Depending on the data gathered from previous hires I would now decide if advertising sourcing for this specific job is the best way. If it’s advertising, I will use data from previous hires to determine where to advertise. To make sure I don’t get caught in a catch22 within my data I would tag 10% of advertising funds for ‘experimenting.’ This money needs to be used to buy media not used to that specific type of vacancy before. If it’s sourcing, I would decide where best to source based on the data. The hiring manager question of “what do you read?” would be used for both advertisings as well as sourcing strategies.
Depending on the type and volume of jobs the company needs to recruit every year I would consider building a talent community like the Specsavers Green Club. This community offers news and free online training to all opticians to get them involved with the brand. And of course, using Candidate.ID I would be able to know who’s most likely to be open to an offer to change jobs. This is only an option if there are no communities like this with a significant population yet.
Phase 3: Application Process & Assessment
The application process would adjust to the type of job. If I was hiring retail sales or contact center staff, I’d be using Harver to assess their qualities, no resume needed. If I were recruiting for traineeships, I would either be using a psychometric assessment tool like Pymetrics or Arctic Shores or a cognitive tool like Brainsfirst, depending on what turns out to be the most critical performance metric for the job. With IT professionals I’d use a tool like Codility, Hackerrank or Skillvalue and with many other jobs, I’d use a test like Virtub.io, HR Avatar or Gapjumpers. I’d always want to see what someone can do, rather than how well someone can write a resume.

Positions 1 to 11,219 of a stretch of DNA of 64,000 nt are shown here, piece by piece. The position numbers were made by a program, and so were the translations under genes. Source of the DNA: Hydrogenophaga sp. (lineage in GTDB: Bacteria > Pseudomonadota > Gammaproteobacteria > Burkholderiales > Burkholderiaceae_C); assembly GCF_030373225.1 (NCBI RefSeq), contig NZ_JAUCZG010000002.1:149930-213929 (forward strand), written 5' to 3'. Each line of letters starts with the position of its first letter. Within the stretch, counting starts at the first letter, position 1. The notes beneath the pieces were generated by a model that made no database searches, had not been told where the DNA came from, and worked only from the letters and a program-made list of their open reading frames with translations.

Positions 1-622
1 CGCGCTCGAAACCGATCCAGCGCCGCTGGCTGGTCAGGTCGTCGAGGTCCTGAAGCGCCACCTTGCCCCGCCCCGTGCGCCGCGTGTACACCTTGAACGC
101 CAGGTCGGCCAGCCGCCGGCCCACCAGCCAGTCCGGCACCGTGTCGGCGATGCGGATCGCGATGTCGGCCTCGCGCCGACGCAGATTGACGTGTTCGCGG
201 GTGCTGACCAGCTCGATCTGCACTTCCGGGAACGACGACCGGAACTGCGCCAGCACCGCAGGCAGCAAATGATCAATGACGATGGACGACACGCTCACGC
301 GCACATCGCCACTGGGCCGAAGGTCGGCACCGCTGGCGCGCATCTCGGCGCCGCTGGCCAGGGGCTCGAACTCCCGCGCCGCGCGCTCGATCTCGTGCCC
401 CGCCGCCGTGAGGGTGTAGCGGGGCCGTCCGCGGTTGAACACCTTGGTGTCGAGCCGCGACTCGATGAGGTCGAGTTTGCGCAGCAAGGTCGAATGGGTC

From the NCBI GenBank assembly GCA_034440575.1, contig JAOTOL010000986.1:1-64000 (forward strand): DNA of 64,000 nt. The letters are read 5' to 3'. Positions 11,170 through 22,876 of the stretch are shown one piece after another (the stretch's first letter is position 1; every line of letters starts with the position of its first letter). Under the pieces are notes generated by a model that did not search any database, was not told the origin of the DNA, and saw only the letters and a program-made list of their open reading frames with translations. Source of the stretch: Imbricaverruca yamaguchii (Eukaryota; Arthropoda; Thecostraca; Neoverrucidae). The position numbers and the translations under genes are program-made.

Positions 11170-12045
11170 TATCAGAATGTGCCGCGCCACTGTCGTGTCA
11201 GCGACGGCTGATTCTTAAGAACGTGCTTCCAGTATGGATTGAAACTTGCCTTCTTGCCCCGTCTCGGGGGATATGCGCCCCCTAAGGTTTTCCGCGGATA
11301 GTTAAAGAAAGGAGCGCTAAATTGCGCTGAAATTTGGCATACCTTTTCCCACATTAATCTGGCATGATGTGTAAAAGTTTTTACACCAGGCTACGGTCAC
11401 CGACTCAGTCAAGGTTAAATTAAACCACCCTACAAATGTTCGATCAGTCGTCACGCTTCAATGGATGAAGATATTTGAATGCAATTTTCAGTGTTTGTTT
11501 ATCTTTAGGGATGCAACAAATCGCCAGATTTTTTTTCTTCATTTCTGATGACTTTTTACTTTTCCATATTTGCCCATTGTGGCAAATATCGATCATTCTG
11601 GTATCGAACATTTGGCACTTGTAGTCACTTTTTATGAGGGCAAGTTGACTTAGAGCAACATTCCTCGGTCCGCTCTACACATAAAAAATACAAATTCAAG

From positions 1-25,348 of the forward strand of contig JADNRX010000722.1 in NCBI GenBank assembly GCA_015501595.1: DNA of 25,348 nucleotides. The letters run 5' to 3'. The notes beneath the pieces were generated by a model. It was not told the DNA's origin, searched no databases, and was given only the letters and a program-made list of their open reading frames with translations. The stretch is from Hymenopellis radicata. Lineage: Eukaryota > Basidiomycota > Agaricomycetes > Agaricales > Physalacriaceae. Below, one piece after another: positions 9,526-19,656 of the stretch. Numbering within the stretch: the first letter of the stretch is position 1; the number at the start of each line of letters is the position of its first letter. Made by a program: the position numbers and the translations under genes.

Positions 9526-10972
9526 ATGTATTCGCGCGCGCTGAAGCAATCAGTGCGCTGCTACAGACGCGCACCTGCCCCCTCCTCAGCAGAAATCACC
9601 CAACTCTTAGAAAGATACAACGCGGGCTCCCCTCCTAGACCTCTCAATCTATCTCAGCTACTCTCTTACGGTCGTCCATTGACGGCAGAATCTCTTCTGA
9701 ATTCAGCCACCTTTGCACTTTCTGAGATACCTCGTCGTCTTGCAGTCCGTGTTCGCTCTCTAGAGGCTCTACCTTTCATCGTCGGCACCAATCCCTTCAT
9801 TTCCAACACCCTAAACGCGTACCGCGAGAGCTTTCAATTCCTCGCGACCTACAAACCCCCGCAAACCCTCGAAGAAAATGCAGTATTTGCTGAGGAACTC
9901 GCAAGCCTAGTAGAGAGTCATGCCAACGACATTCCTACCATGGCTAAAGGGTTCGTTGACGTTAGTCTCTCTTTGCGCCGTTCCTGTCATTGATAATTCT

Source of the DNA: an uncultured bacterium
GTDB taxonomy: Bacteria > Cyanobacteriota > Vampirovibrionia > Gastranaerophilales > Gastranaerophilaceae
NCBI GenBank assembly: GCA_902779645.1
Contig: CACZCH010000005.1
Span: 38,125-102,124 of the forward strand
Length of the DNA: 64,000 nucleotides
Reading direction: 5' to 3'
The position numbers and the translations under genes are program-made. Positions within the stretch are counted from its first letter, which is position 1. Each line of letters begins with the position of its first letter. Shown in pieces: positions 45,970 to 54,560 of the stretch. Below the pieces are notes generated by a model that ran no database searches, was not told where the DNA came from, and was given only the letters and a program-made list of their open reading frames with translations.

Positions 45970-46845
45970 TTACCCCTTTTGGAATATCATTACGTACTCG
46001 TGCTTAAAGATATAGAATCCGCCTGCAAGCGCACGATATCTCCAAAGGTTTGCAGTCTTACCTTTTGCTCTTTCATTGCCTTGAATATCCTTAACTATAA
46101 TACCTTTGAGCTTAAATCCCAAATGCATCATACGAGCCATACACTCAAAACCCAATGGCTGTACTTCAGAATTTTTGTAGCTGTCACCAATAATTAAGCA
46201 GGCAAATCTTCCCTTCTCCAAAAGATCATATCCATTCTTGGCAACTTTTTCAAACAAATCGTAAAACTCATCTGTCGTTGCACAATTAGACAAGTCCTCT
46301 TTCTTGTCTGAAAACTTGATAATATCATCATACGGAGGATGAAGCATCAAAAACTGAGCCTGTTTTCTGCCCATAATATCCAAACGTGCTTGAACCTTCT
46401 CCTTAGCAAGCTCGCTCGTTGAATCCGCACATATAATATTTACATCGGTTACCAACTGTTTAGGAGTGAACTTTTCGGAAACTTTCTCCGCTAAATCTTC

Of course for sourced candidates, we might need to change the assessment procedure. It might be possible to skip it altogether until the data starts telling us there are too many underperforming hires. At that point, we might need to see if it’s possible to do either a ‘light version’ of the test or have a test later in the process, so the candidate is already committed.
Phase 4: Hiring Phase & Onboarding
Although I’m not a big fan of interviews, I wouldn’t expect to be able to do away with them. Since research shows that interviews are used only to confirm our bias, and with the assessment data we now have a bias that has predictive value, the damage the interviews can do isn’t so significant anymore. It would have to be a structured interview which needs to be fed back into the ATS so if the candidate turns out to be a silver medallist we are ready to move if a job like this opens again.
Although past traditional recruitment phase, the candidate would receive an invite to a pre-boarding app like Appical. This would keep them engaged until the actual start of the job. Then the new hire can begin to complete some of the paperwork that comes with switching positions and receive the online “getting to know” you and onboarding.